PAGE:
Author: Cody J., Inflow Software Engineer
The Streisand Effect is a term coined by Mike Masnick from the blog site Techdirt. It describes the fact that, when attempting to hush up something on the Internet, the worst thing you can do is file a lawsuit, or otherwise attempt to suppress the information. Something that might have been seen by a small number of people and been relevant only a few days is, with the lawsuit, more likely to become a big news article with thousands of people knowing about it. So, rather than letting the whole thing just blow over, getting legal involved makes the matter much more interesting and noticeable to the public.
This is relevant because when a “media crises” arises, some companies attempt to suppress the information to protect their market value or otherwise to do damage control. By getting heavy handed, a small issue that might have gone away in three days is now a major news story and will probably be talked about for weeks. In addition, the original audience might have been tens or hundreds of people but now, with the new coverage, thousands of people will know about it.
This is most frequently seen with intellectual property issues, primarily copyright. Frequently, companies will attempt to suppress information by filing copyright infringement lawsuits, which only causes the copyrighted material to be seen by more people. However, there are many times when the information being suppressed isn’t actually covered by copyright, or at least the aggrieved company doesn’t hold the copyright, which only makes the situation worse.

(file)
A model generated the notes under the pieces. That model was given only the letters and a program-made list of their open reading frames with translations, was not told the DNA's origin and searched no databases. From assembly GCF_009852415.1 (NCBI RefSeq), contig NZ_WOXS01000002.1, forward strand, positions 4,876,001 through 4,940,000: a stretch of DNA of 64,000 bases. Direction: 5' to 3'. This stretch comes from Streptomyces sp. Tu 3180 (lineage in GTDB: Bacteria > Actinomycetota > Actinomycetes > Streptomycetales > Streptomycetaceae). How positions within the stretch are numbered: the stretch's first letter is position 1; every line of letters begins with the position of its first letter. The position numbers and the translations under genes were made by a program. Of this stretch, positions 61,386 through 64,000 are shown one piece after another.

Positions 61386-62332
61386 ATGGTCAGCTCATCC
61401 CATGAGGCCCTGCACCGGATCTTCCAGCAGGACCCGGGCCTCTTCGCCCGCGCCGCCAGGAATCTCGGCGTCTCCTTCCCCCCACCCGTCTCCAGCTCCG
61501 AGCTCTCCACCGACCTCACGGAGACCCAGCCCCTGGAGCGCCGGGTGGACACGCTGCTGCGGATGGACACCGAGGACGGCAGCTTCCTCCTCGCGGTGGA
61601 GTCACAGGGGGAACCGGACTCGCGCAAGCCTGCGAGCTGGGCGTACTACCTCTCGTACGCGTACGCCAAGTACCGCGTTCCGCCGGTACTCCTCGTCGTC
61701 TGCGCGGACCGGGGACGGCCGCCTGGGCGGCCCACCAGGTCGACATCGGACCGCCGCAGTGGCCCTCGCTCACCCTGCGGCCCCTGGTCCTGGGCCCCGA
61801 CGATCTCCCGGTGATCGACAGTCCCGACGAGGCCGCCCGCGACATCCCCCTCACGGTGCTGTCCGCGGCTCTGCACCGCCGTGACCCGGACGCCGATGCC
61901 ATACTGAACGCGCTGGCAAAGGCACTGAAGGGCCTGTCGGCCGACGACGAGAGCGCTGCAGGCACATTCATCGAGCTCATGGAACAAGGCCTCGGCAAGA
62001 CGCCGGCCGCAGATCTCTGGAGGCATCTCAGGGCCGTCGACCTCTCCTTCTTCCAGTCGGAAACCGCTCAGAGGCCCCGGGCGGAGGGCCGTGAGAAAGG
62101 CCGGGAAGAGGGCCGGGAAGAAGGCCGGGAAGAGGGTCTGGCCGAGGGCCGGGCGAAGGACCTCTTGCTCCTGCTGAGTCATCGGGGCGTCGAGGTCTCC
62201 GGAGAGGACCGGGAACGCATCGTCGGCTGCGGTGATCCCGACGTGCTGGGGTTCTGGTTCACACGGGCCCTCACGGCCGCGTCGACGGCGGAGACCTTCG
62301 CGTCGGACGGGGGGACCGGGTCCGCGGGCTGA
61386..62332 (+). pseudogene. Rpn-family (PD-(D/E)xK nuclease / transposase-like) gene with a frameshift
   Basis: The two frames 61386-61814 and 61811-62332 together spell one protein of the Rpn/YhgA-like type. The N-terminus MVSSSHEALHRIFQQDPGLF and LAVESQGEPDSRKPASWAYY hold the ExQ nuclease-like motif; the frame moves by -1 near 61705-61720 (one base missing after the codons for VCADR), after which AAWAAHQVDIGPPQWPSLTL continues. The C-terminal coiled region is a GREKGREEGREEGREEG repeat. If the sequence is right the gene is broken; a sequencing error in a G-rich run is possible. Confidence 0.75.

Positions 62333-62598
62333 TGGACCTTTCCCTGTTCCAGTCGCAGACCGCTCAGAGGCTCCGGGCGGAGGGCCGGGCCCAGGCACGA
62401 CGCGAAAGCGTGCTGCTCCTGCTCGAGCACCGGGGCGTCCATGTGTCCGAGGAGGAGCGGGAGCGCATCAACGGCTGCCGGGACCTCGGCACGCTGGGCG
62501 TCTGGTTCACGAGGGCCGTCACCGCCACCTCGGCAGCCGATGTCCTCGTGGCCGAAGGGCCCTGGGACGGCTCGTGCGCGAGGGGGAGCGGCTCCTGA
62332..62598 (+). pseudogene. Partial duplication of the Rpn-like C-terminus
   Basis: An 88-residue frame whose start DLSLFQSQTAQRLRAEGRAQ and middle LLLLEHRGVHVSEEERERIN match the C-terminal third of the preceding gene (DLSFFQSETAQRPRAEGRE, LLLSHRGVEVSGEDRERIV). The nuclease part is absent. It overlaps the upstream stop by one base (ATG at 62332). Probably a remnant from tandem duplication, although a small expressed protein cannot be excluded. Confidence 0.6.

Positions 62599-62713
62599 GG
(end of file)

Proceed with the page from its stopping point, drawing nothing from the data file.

This is most important for companies in terms of information security because it only sheds more light on their security failures if they attempt to kill the messenger or otherwise hide security problems. Even if security failures are pointed out online, it makes more sense to fix those problems and announce it rather than attempting to make the original posts go away, especially if false or inaccurate legal measures are used.
Companies obviously need to be aware of their public image, but rather than making things worse by calling in the lawyers, sometimes it makes more sense to take a step back, take a deep breath, then consider the problem in a rational manner and move forward. Sometimes the first reaction to a problem is the worst one to make, and there are rarely any situations where a company has to make a decision immediately. It’s entirely possible that just waiting a few days will clear the air and make the problem, i.e. the original report, go away. However, the underlying issue still needs to be addressed, but that can be considered in a more objective manner during that time.
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